informative presentation, persuasive
Task: Create a presentation designed to persuade your intended audience of a better way forward for a specific work environment topic. It does not have to be something that is wrong but something that you see an opportunity for doing differently. Your presentation will include notes and an introduction that identifies the audience for which it is intended.
Process finding a topic: Look around your organization’s environment and find that one thing you wish could be different. It might be recycling; it might be lighting; it might be the color scheme (or lack thereof) in the area in which you work; it might be the image your entrance makes to visitors; it might be a waiting area; it might be the way announcements are circulated; it might be a filing system; or it might be allowing the public use of an employee break room. The context is from your perspective and your preferences for a better way going forward.
Creating your Presentation: Once you have you have that “one thing” from your organization’s environment, you are going to create a presentation that could be delivered in person or circulated throughout a designated decision-making group. Using the tips and recommendations from our textbook, you will create your message and design a presentation that can persuade a group or audience and inspire them to action.
If you were delivering the presentation in person, a trained professional would create each presentation slide with presentation notes for their verbal delivery. It is also an accepted practice to circulate a presentation with full sentence and clarification of facts and references in the notes section that can be read along with each slide by the recipient of the presentation.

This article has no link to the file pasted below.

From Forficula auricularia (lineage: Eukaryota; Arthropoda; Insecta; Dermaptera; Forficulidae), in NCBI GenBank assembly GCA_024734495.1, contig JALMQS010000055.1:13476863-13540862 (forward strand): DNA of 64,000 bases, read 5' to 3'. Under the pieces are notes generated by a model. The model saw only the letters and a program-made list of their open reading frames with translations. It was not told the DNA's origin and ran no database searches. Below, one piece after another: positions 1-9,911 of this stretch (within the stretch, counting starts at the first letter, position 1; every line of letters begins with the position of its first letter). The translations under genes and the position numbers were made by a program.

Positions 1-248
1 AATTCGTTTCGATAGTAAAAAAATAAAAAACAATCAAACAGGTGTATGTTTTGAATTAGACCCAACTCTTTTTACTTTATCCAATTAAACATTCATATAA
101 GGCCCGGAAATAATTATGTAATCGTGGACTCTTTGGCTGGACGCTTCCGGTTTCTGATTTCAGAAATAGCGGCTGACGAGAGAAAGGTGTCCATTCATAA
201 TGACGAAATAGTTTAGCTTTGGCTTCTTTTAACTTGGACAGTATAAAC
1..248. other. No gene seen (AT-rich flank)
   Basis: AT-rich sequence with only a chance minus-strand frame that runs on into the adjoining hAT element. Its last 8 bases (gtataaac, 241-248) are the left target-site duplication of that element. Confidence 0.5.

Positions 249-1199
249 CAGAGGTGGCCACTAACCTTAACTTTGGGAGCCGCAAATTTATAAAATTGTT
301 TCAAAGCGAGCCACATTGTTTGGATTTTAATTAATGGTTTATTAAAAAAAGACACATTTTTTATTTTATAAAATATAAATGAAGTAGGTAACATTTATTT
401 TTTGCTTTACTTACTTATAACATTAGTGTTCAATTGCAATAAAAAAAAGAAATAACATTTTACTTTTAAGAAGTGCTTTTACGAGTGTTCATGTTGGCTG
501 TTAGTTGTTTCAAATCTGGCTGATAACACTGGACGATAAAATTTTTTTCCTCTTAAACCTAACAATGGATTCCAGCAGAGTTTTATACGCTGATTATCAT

The notes section is important for clarity of your message in this type of delivery since you would not be face to face with your audience. A sample presentation with examples of notes sections is provided for your review. The sample presentation is very basic and might be too simple for the purpose of your presentation because you may need a more thorough introduction or conclusion. But, it provides an example of how you can illustrate your points as well as articulate them with excellent written communication.
Submitting your Presentation: Submit the final draft of your presentation to the assignment link in the week five menu. Be sure you have proofread your slides and your notes sections. In fact, practice the presentation and read your notes out loud. This reading brings out language skills errors that you can correct before you turn in your final draft. You will be evaluated on your content organization, language skills (grammar), punctuation, and effective use of visual slide content in conjunction with the notes section. As with any professionally excellent delivery of a presentation, you would not simply read the slide content but use the slide content to guide your words or message.